Archive of ‘Dessert’ category
In my house, the back-to-school season means a lot of things. It means checking off every item of the endless lists of mandatory supplies. It means going shopping for new jeans, hoping they’ll last at least the first semester. It means cleaning up the house, because we all know that if it doesn’t get cleaned during the summer, there’s no way anyone will have time during the school year.
But, along with all the boring stuff, it means baking. Cookies for back-to-school cookouts, brownies for the first club meetings, and cupcakes for everything else. Plus, everyone needs something nice to pack in their lunch sacks, right? Other than just the regular overly-sweet and super artificial prepackaged snacks.
Cookies, of course, are the standard item. They’re the easiest to package, easiest to make, easiest to store. And if you don’t have a classic oatmeal chocolate chip recipe in your repertoire, you need to add this one to it right now. (more…)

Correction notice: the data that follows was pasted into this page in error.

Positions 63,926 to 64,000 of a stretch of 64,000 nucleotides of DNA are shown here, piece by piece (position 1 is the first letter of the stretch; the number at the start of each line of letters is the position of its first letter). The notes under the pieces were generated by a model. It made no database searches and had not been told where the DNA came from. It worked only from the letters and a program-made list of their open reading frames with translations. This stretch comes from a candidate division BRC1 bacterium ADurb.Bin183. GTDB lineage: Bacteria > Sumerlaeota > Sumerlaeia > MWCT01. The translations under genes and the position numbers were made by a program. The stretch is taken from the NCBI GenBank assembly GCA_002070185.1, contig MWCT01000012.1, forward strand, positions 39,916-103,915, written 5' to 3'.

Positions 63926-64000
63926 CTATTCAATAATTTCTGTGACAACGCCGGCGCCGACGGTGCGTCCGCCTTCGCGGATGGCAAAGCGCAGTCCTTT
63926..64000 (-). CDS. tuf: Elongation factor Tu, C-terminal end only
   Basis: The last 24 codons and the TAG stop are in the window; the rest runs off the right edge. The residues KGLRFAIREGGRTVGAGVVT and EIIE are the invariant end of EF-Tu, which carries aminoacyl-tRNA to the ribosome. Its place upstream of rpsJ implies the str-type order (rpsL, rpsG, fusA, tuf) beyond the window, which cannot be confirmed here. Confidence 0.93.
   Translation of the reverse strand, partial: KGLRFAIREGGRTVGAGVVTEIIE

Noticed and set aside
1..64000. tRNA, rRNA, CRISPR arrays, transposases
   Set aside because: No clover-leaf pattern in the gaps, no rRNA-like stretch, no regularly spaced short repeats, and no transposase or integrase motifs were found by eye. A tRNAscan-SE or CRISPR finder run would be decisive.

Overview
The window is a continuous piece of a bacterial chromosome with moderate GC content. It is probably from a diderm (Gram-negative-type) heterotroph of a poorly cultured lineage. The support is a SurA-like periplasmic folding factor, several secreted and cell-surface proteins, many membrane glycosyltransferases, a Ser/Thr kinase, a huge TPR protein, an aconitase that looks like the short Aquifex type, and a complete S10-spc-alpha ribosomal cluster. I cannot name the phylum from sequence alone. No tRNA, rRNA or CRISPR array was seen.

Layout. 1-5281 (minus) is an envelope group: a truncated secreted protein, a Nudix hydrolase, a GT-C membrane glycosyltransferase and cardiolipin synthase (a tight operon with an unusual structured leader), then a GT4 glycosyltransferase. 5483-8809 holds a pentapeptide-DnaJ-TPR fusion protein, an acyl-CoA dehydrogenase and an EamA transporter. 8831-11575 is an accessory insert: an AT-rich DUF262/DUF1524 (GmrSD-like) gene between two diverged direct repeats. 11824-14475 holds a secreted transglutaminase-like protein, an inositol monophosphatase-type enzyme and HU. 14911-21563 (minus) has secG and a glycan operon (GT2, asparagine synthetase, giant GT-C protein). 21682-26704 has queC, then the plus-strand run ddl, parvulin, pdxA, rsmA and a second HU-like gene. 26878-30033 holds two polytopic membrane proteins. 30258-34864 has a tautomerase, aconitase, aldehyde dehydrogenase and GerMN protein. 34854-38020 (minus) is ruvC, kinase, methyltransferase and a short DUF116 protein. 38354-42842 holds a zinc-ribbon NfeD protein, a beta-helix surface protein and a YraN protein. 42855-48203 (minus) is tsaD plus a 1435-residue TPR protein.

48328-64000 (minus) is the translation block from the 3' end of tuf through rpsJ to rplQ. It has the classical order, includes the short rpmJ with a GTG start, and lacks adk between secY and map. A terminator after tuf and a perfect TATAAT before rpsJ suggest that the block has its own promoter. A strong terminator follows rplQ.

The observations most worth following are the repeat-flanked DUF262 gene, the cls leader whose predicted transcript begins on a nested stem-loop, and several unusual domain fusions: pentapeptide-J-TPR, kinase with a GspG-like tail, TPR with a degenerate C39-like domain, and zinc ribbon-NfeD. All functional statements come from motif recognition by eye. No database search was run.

Earlier this summer we gained new neighbors, but our street’s pretty quiet and my family and I hadn’t had a chance to meet the new kids on the block until this past week. Luckily for this family, I’m a baker and every time anyone new moves in nearby, they’re greeted with some kind of fresh pastry delivered to their doorstep.
These neighbors really lucked out with these chocolate crinkle cookies. They’re similar to brownie cookies, with their slightly crunchy exterior and soft and fudgy center, but they’ve also got a coating of powdered sugar baked into them. This amazing concoction is adapted from a recipe from the book Cookie Love.